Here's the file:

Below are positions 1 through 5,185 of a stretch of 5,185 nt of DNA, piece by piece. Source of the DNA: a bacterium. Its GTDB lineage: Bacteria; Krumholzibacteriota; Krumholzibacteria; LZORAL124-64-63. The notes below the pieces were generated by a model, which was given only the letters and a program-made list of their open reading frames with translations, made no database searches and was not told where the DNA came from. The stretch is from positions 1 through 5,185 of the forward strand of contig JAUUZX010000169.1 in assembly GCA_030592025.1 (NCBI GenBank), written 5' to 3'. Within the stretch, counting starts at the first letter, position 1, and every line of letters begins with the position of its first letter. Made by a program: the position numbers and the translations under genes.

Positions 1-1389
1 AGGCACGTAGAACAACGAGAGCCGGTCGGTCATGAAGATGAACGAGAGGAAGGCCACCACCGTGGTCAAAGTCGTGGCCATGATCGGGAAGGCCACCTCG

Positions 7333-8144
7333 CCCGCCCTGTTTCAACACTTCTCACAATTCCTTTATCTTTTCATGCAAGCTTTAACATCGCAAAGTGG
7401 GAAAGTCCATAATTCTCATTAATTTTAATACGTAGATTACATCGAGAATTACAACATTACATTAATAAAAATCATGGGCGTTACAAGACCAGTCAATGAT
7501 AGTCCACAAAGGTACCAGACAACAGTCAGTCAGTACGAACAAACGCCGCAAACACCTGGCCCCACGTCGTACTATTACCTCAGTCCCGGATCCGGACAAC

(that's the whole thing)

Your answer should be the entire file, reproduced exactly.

Below are positions 1 through 5,185 of a stretch of 5,185 nt of DNA, piece by piece. Source of the DNA: a bacterium. Its GTDB lineage: Bacteria; Krumholzibacteriota; Krumholzibacteria; LZORAL124-64-63. The notes below the pieces were generated by a model, which was given only the letters and a program-made list of their open reading frames with translations, made no database searches and was not told where the DNA came from. The stretch is from positions 1 through 5,185 of the forward strand of contig JAUUZX010000169.1 in assembly GCA_030592025.1 (NCBI GenBank), written 5' to 3'. Within the stretch, counting starts at the first letter, position 1, and every line of letters begins with the position of its first letter. Made by a program: the position numbers and the translations under genes.

Positions 1-1389
1 AGGCACGTAGAACAACGAGAGCCGGTCGGTCATGAAGATGAACGAGAGGAAGGCCACCACCGTGGTCAAAGTCGTGGCCATGATCGGGAAGGCCACCTCG

Positions 7333-8144
7333 CCCGCCCTGTTTCAACACTTCTCACAATTCCTTTATCTTTTCATGCAAGCTTTAACATCGCAAAGTGG
7401 GAAAGTCCATAATTCTCATTAATTTTAATACGTAGATTACATCGAGAATTACAACATTACATTAATAAAAATCATGGGCGTTACAAGACCAGTCAATGAT
7501 AGTCCACAAAGGTACCAGACAACAGTCAGTCAGTACGAACAAACGCCGCAAACACCTGGCCCCACGTCGTACTATTACCTCAGTCCCGGATCCGGACAAC